Course Description"I don't understand why my son continues to be violent even though every time he behaves this way, I slap him hard across the face." We clearly recognize this mother's blind spot. When it comes to our own, we tend to believe we are more rational and objective than other people. But we are not! Cognitive blind spots are significant and ever-present challenges in our lives. They interfere in our interpersonal relationships and significantly affect our self-perceptions, often resulting in unnecessary distress. If you are willing to be open-minded, this lecture may raise your awareness of your blind spots and what you can try to do to compensate for them.
- Time: 12:30 PM - 2:00 PM
- Date: Wednesday, March 16
- Location: Friedberg Auditorium, Lifelong Learning Building
Member - $30
$75 for any combination of three events, members only
No Refunds Will be Given for One-Time Events Purchased Within a Discounted Bundle
Non-member - $35
One-time guest pass, Member or Non-member at the door - $35.
About the Instructor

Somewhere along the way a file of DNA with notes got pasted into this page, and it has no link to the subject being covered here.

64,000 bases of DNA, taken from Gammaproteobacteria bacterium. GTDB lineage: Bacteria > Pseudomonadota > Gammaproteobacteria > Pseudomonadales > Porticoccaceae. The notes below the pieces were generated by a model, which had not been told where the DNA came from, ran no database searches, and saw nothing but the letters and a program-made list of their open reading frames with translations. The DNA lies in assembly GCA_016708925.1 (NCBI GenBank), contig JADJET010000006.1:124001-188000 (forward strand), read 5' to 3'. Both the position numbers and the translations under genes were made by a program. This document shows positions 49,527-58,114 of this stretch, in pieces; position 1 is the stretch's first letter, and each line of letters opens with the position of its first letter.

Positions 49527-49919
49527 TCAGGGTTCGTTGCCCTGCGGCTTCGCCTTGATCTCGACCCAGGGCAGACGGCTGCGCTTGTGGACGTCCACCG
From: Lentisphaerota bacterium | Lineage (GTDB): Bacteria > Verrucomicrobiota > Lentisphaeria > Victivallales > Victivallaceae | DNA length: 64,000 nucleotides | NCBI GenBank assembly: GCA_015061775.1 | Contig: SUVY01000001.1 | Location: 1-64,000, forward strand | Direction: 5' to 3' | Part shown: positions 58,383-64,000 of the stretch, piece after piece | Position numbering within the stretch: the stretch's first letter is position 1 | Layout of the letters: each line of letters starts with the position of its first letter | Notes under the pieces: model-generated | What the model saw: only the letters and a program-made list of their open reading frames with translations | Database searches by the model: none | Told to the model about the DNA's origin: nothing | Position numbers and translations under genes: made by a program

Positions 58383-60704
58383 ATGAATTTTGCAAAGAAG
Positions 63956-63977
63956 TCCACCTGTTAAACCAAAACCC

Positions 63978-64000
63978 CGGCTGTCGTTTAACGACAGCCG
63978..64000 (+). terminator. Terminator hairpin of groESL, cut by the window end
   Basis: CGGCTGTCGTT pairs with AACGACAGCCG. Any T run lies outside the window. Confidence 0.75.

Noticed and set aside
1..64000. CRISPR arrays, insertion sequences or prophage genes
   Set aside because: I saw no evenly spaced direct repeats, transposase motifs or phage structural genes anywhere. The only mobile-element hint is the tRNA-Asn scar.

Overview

A Florida licensed psychologist, Bert Diament, Ph.D., is a graduate of Albert Einstein’s Yeshiva University Ferkauf Graduate School of Psychology. He provides brief goal-oriented therapy to individuals and couples. He is an associate fellow and therapy training supervisor at the Albert Ellis Institute of Rational Emotive Behavior Therapy in New York and has trained at the Ackerman Institute for Family Therapy and the Westchester Institute for Family Therapy. He is also a Gottman Institute certified Seven Principles of Marriage educator. Diament was honored with the Lifetime Achievement Award for service to children and families from the Connecticut Association of School Psychologists and has been elected to diplomate status in the area of professional psychotherapy by the International Academy of Behavioral Medicine, Counseling and Psychotherapy.